My two week trip to US was decided at a very short notice over what was supposed to be a regular status review meeting on a Monday evening. I was asked to be present in US office the following Monday to finalize 2010 budgets and plans for a newly kicked-off project. Flights were fully booked for the weekend and hence I was forced to leave a day early on Friday. I considered it as a good omen for my secret desire of getting a weekend free for shooting the autumn colors in US. October was over and so was the fall season. Though my colleagues from US had already warned me that I was reaching a week late to witness the colorful autumn, I still had hopes to catch at least some glimpses of colorful foliage of the passing autumn and I was hoping to spend some time over the weekend shooting for the same.
We landed at Philadelphia airport around 3:30 pm on the Saturday. It was drizzling outside. The skies were dark and the forecast for the next day was same – overcast skies with no sign of sunshine and intermittent drizzles were to be expected. Temperature was rushing downwards to cross the zero degree C mark. It was a tell-tale sign that winter season had already set-in. It became dark by the time I checked-in to my hotel room an hour later. Yet my hopes were still alive.
Like an obedient child the Sunday behaved exactly as forecast by the weather bureau. My colleague called me around 10:00 am to say that given the weather forecast I should forget my plans to go out for the autumn shoot and instead visit the King of Prussia Mall that was a few blocks away from my hotel. I was left with no choice but to spend my time in what is termed as one of the largest shopping malls in the US with over 400 stores spread over 2,793,200 sq feet of retail space.
My cell phone rang at 3:00 pm while I was sitting in the food court nursing my tired feet and bored eyes after the three hours of aimless walk around the King of Prussia mall and feeding my empty stomach with the second six incher veggie-lover subway. My colleague’s excited voice over the phone told me that weather bureau had just announced that there will be bright sunshine for about two hours beginning 4:00 pm and therefore he is coming over to the mall to pick me up and take me to the Valley Forge for the autumn shoot. My heart almost jumped into my mouth and I rushed to the exit of the mall and waited there for my colleague to arrive.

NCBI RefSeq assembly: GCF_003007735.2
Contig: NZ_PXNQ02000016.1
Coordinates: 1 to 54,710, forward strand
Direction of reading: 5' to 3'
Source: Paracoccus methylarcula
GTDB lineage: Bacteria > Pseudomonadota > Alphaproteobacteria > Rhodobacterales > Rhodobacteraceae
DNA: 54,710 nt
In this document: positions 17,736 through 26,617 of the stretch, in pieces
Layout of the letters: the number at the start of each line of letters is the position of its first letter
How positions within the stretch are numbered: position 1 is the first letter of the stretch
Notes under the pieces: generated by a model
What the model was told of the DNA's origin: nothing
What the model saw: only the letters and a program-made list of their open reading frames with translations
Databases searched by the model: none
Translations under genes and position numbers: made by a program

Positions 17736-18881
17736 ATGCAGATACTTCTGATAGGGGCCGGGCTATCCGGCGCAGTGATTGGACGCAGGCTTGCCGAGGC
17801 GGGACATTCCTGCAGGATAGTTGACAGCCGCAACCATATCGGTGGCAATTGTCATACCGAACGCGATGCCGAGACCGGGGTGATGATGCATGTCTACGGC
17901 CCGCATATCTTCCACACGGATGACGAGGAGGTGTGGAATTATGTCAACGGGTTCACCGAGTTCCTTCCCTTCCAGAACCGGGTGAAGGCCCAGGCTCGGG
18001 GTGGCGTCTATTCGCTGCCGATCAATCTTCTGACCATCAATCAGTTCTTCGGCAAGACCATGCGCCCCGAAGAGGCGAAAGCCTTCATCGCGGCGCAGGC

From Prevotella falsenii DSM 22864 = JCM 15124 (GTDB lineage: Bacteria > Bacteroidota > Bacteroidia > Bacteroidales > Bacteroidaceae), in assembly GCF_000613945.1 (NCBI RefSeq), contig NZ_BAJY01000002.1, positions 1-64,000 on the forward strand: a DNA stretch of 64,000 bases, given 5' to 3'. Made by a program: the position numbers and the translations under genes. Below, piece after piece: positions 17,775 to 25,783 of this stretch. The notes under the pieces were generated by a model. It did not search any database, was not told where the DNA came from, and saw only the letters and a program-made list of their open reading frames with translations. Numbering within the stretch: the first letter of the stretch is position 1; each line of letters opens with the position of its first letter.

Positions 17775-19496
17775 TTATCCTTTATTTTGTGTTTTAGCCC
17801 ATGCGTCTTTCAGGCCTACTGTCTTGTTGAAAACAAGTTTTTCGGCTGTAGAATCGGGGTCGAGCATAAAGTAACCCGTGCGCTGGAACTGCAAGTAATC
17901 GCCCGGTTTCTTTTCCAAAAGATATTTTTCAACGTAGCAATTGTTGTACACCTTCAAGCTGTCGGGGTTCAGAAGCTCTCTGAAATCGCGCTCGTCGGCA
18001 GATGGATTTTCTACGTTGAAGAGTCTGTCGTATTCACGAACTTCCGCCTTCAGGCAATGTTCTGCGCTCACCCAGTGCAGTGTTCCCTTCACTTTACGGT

Valley Forge is a National Historical Park in the state of Pennsylvania. While we were driving towards the park, the cover of clouds started dispersing and the sunshine was spreading over the park area.
We were greeted by the colorful boundary wall of trees as soon as we turned right on Valley Forge Road from the expressway and were approaching the visitor’s center.
There was vast open grass land on one side of the car park.
On the other side were well maintained walking tracks for joggers and bicycle lanes for bikers.
Valley Forge National Historical Park is the site where the Continental Army spent the winter of 1777–1778 near Valley Forge, Pennsylvania, during the American Revolutionary War. The National Historical Park preserves the site and interprets the history of the Valley Forge encampment. Originally Valley Forge State Park, it became a national park in 1976. The Park contains historical buildings, recreated encampment structures, memorials, museums, and recreation facilities. (Please refer http://www.nps.gov/vafo/historyculture/index.htm for more details).
We took the driving directions from the Visitor’s Center and started moving over to the recreated encampment structures.
We soon reached a site where Gen. Peter Muhlenberg’s Brigade anchored the outer line of defense.
The park authorities have recreated the log huts and young people in military costume are posted there to recreate those times.
Army records and eyewitness accounts speak of a skilled and capable force in charge of its own destiny. Rather than wait for deliverance, the army located supplies, built log cabins to stay in, constructed makeshift clothing and gear, and cooked subsistence meals of their own concoction. Provisions, though never abundant in the early months of the encampment, were available.
Women followed the army to be with their husbands and contribute actively to the cause. The women present at Valley Forge included hundreds of enlisted men’s wives who followed the army year round, and some general officers’ wives on extended visits. The army compensated full-time women followers for rendering such valuable services as sewing, laundering, and nursing.
Under the direction of military engineers, the men built a city of 2,000-odd huts laid out in parallel lines along planned military avenues. The troops also constructed miles of trenches, five earthen forts, and a state-of-the-art bridge over the Schuylkill River.
We were amazed to see how meticulously the National Park Authorities had re-created the historic times in such a manner that the young generation can really see and feel the history. At the same time they had ensured that the young generation gets attracted to the park by creating sports facilities such as jogging, hiking, and biking.
Soon the two hours of sun-shine were coming to an end. We decided to visit a deer park on the way and then get out of the park before it started getting dark.
We left the park soon after we spotted the deer but my heart was still roaming in the park.
Thank you God for giving me those two precious hours of sunshine and such an amazingly beautiful park nearby the hotel I was staying in.